BY PETER HADEKEL (Montreal) -
Despite high levels of investment and government expenditure in the Tibet Autonomous Region (TAR), Tibetans themselves are increasingly marginalized by development in their homeland.
That's the conclusion of new research by economist Andrew Fischer, associate professor of Development Studies at the International Institute of Social Studies in The Hague. Fischer delivered his findings during the Talk Tibet series presented for the first time this year at Montreal's annual Tibetan Cultural Fair.
The event organized by the Canada Tibet Committee was held November 8 and 9 at Notre Dame de la Salette Church on Parc Avenue. The Talk Tibet series featured a wide range of speakers discussing topics of interest to the Tibetan community and its supporters.
Fischer introduced his new book Disempowered Development of Tibet in China: a study in the economics of marginalization. A significant achievement of research and scholarship, the study analyzes vast amounts of statistical information from official Chinese sources.
Fischer painted a picture of an inefficient economy in the Tibet Autonomous Region (TAR) which receives large amounts of government subsidies exceeding its Gross Domestic product. This funding - mostly spent on roads, railway lines and other infrastructure projects - is not paying off in jobs and higher incomes for Tibetans.
There is no preferential hiring of Tibetans and little possibility that even well educated Tibetans can work in the public sector, where the best quality jobs are found, Fischer said. At the same time, many Tibetans are leaving agriculture and migrating to urban areas to look for work with little success.
Fischer suggested that public protests in Tibet over the last few years have as much to with this lack of economic opportunity as with religious and cultural oppression.
Some of these issues were echoed when Carole Samdup, executive director of the Canada Tibet Committee, discussed efforts to promote appropriate due diligence for Canadian investment in China.
Samdup noted that Canada has a large presence in Tibet with numerous companies doing business there, mostly in mining exploration.
Few of these companies appear to have much awareness of human rights and environmental abuses or much understanding of the concerns that affect Tibetans, she said. There appears to be a lack of communication about human rights between the Canadian Embassy in Beijing and Canadian companies doing business in Tibet.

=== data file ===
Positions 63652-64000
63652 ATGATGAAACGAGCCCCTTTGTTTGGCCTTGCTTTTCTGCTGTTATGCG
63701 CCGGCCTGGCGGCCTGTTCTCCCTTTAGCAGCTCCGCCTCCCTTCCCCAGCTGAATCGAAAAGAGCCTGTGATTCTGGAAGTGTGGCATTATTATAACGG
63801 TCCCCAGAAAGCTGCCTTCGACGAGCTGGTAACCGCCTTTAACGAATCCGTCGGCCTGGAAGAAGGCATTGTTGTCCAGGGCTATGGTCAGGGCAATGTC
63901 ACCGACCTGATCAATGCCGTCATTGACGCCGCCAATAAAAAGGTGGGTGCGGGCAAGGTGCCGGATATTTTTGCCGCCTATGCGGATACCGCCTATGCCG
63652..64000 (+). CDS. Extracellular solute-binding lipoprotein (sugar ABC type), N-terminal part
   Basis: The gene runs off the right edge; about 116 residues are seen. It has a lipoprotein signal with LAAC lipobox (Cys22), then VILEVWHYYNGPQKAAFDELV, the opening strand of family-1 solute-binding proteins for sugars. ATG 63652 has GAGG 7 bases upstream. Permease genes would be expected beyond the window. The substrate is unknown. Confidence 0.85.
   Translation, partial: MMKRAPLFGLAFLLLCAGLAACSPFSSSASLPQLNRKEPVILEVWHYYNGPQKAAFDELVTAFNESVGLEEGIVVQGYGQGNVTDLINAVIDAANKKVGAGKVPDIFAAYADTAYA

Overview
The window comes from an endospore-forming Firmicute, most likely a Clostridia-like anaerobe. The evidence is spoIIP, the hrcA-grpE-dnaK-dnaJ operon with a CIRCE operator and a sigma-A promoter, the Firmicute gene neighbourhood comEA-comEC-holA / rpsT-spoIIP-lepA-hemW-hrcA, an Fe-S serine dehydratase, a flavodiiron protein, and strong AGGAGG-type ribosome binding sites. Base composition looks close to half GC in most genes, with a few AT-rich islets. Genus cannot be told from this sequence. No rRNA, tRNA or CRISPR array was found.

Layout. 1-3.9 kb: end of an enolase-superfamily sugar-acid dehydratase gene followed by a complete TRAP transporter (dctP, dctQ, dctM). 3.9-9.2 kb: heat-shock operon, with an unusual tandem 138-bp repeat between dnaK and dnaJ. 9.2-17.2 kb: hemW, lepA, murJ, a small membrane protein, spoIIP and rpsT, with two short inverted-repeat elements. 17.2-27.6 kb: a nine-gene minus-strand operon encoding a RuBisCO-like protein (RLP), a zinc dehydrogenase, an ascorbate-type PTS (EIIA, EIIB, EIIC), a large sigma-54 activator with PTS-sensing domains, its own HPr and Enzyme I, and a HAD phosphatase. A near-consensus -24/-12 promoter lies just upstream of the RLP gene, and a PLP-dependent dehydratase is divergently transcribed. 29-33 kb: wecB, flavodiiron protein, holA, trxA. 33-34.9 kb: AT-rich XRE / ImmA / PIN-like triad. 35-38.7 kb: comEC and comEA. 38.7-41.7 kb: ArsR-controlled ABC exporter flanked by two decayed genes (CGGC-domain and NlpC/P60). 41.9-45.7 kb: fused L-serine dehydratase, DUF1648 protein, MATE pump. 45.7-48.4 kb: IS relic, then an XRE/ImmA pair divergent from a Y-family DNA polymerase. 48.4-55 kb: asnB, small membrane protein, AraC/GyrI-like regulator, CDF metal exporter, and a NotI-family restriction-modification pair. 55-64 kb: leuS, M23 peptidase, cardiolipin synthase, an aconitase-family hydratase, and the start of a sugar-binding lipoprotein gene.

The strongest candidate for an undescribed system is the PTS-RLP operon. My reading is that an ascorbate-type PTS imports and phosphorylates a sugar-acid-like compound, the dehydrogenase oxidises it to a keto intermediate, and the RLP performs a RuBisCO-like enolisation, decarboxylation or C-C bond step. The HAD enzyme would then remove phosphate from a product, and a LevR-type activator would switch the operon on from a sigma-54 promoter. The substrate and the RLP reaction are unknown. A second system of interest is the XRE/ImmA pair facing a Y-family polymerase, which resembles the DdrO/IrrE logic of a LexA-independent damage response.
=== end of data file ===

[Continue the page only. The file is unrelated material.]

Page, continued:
Among the issues that require greater attention, she said, are: discrimination in work opportunities; loss of traditional lands and forced resettlement; the environmental impact of mining; and the lack of any remedy process for those whose rights are abused.
"Tibet should be a no-go zone for Canadian investment" until basic human rights and environmental protection can be guaranteed, she said.
Canada's recent bilateral agreement with China on investor protection does not appear likely to help the cause of human rights and environmental advocates. The treaty is one of several investor protection agreements Canada has signed or is currently negotiating with other countries, said Denis Côté, coordinator of the Asia-Pacific Working Group at the Canadian Council for International Cooperation.
Côté presented preliminary research into the human rights implications of such investment agreements, noting that they generally provide a high degree of protection to companies, even when human rights or environmental protection are compromised.
Such treaties confer rights on companies but not obligations to meet standards of human rights and environmental protection. They provide the right for companies to sue governments in a court of arbitration if they feel their interests have been expropriated or otherwise harmed. These proceedings are not public or transparent and there is no right of appeal.
Côté said there could be a chilling effect on governments. They may be reluctant to legislate in the public interest for fear they might be sued by foreign investors. He concluded that the recent Canada-China investment agreement is likely to provide a broad degree of protection for Canadian mining companies operating in Tibet.
Among other speakers in the Talk Tibet series was Kayum Masimov, president of the Uyghur Canadian Society. He drew close parallels between the oppression facing the Uyghur and Tibetan minorities in China.
The Uyghur area of East Turkestan was taken over by the Chinese in 1949. From 4 per cent of the population, ethnic Chinese now account for 45 per cent of the region's population.
Numerous religious and community leaders have been arrested and imprisoned, religious schools have been banned and the use of the Uyghur language restricted.
The area also became a testing ground for nuclear weapons for more than 30 years, with horrific results. More than 750,000 civilian deaths are blamed on the testing program and serious health defects continue to affect new-born children in the region, Masimov said.
TalkTibet is an ongoing series of events organized by the Canada Tibet Committee to stimulate debate about issues affecting the lives of Tibetan people, and to share aspects of the Tibetan culture of interest to Canadians.
Peter Hadekel is a Montreal-based journalist.